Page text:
Birdbath Fountain Made With Terracotta Pots

birdbath fountain made with terracotta pots

I am super excited for Summer and recently I took an interest in sprucing up my yard and garden. I was exploring the idea of getting a birdbath, but decided to make my own. This project is actually super simple and it looks really nice! Let’s fly right into this DIY birdbath fountain made with terracotta pots.

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Getting Started

The supply list for this project is quite short. This is an easy project that anyone can do!

What you need to get started with the DIY birdbath

  • Terracotta pots
  • Paint
  • Heavy Duty Gorilla Glue
  • Optional Solar Powered Pump

Paint The Pots

It is extremely important to note that some paints are toxic to birds so I highly recommend using a bird safe paint.

I personally used RustOleum spray paint which is safe once it dries. This brand is certified bird safe, lead free, and non toxic.

Definitely avoid paints that are high in metals such as lead, copper, and zinc.

In addition, most latex and acrylic paints are safe for our feathered friends as well. I chose shades of sky blue, but you can definitely mix things up how you like.

For my DIY birdbath fountain made with terracotta pots I used 4 pots and one large plant saucer.

I spray painted the pieces outside and let them sit overnight to dry properly.

Assembling Your DIY Birdbath Fountain

Honestly you can do this in a variety of ways, but I had a lot of success using heavy duty gorilla glue.

I used the kind that comes in a caulking tube for easier application. This gorilla glue is good for ceramics and outdoors so it is perfect for terracotta.

For the base of the DIY birdbath fountain I used a larger pot flipped over. Then for the next 3 medium pots you rotate them opposite.

So it will be large pot flipped over with the base facing up, a medium pot with the base touching the large base, a medium pot with the rim touching the medium rim, and another medium/small pot with rim touching the medium rim. Then glue the large plant saucer to the medium/small rim.

In short…base to base, rim to rim, rim to rim, and saucer.

(Don’t worry I have visuals to show you. It is not remotely as complicated as it sounds!)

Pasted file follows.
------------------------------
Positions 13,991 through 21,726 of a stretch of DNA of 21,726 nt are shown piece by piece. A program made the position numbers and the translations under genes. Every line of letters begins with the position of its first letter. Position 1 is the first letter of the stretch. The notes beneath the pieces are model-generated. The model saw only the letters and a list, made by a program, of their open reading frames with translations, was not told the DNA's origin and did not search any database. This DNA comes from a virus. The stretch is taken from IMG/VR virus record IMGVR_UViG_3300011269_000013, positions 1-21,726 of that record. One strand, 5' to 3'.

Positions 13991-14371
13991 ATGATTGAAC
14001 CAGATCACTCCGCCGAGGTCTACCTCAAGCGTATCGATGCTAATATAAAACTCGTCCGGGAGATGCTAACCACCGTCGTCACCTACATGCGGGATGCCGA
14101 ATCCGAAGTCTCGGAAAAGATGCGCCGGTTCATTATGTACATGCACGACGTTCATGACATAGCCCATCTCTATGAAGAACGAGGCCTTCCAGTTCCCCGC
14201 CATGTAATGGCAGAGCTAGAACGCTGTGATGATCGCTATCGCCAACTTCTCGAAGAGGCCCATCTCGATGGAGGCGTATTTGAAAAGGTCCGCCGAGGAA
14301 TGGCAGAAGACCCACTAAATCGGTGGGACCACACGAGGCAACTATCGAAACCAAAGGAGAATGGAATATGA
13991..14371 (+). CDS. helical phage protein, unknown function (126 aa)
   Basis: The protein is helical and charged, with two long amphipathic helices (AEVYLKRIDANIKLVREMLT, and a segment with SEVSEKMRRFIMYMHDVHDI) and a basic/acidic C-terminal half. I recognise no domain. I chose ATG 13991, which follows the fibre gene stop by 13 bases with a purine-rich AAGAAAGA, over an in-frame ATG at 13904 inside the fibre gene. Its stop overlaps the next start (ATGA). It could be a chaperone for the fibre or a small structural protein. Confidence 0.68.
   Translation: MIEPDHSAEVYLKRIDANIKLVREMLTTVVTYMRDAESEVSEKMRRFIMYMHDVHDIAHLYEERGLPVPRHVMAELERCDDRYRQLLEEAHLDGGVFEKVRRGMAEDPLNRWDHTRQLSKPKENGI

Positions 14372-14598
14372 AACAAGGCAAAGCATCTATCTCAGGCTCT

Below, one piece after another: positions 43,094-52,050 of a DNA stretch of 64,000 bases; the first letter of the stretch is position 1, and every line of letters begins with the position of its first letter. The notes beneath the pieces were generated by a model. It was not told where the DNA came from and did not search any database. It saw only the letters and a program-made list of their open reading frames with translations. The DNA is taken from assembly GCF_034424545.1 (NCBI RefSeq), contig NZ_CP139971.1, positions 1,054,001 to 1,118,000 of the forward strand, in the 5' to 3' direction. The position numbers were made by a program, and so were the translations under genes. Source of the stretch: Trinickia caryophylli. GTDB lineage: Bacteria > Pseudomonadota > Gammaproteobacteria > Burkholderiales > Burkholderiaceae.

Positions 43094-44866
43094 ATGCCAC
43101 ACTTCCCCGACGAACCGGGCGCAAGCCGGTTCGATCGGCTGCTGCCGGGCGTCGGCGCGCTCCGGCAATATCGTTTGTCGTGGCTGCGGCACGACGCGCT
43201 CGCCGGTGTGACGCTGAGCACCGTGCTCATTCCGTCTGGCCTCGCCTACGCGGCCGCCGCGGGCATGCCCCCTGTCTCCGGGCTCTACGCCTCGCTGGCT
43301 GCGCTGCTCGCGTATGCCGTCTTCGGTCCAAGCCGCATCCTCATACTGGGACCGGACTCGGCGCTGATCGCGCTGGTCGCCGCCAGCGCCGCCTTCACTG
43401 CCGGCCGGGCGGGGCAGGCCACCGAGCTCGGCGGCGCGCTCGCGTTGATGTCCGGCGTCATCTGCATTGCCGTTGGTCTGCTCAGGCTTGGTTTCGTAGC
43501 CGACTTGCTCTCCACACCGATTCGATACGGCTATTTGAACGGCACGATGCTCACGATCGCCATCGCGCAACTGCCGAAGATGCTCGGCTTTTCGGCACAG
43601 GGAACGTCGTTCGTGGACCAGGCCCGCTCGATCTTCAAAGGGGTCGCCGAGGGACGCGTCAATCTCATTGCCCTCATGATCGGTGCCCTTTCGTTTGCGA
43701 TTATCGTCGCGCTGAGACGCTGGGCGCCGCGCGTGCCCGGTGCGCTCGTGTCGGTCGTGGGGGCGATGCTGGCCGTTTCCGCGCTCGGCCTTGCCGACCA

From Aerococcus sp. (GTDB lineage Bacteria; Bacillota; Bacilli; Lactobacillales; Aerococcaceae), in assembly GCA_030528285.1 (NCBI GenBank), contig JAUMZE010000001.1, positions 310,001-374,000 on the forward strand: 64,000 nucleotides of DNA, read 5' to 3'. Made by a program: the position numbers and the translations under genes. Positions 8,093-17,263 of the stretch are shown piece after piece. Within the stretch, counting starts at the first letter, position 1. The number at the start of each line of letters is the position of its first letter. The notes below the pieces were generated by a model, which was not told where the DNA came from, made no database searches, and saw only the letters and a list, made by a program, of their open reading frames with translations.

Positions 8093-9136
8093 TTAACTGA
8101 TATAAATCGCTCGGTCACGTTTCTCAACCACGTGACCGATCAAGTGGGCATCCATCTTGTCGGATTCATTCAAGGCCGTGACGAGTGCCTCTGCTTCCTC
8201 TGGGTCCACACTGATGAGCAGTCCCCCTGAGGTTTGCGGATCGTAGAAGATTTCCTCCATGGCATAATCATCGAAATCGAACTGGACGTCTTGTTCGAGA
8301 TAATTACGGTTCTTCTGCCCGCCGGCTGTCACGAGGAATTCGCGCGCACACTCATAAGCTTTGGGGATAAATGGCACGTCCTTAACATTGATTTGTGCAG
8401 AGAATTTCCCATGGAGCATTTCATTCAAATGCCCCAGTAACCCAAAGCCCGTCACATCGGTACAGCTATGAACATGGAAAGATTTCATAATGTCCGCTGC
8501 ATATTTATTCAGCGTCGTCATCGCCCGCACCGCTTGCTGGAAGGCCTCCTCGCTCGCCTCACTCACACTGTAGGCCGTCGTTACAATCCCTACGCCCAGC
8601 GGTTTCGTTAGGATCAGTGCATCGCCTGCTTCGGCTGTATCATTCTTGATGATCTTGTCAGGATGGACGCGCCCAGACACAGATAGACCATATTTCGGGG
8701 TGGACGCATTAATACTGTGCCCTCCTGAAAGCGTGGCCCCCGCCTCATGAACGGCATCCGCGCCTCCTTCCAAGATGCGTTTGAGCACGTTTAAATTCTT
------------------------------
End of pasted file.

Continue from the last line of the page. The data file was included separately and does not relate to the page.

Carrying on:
Be sure to use a heavy bead when gluing the bases and rims of the pots. A little bit of excess glue can easily be wiped off and even repainted once it’s dried. The goal is to get everything well adhered.

Let The DIY Birdbath Fountain Dry For 24 Hours

The gorilla glue sets up extremely quick, but I definitely didn’t want to take chances with my pots coming apart. I highly recommend at least letting everything set up overnight before trying to move the birdbath fountain.

To move the birdbath I recommend picking it up from the base and then gently gripping it by the center. I would not suggest picking it up by the saucer.

Even though the gorilla glue worked like a charm I still feel like gentle care is required at least to get it placed outside.

You can optionally seal the birdbath. I personally chose not to. I plan on just bringing it in for the cold Winter months.

Optional Solar Powered Pump

If you want to keep your water circulating and add a fun little low maintenance effect you can opt to get a solar powered pump for it.

These are pretty inexpensive and they are powered simply by sunlight and even come with multiple attachments so you can customize the water streams.

I placed my birdbath fountain on a stump in my yard. I originally wanted the stump removed, but decided to spruce it up instead.

Honestly I really enjoy the look of it now and this birdbath really became a lovely focal point for my garden.

Use Your Creativity

When crafting a DIY birdbath fountain made with terracotta pots the sky is the limit when it comes to creativity. You can certainly use any combination of colors you would like.

Just remember to make sure the paint you use is bird safe!

If you have a Cricut or cutting machine you could even add some outdoor vinyl cutouts to make your birdbath even more unique.

You are also welcome to experiment with pot sizes and the overall construction of the birdbath. Feel free to email your ideas to [email protected] for a chance to be featured on my website!

I would love to see what kind of birdbath fountain you come up with.

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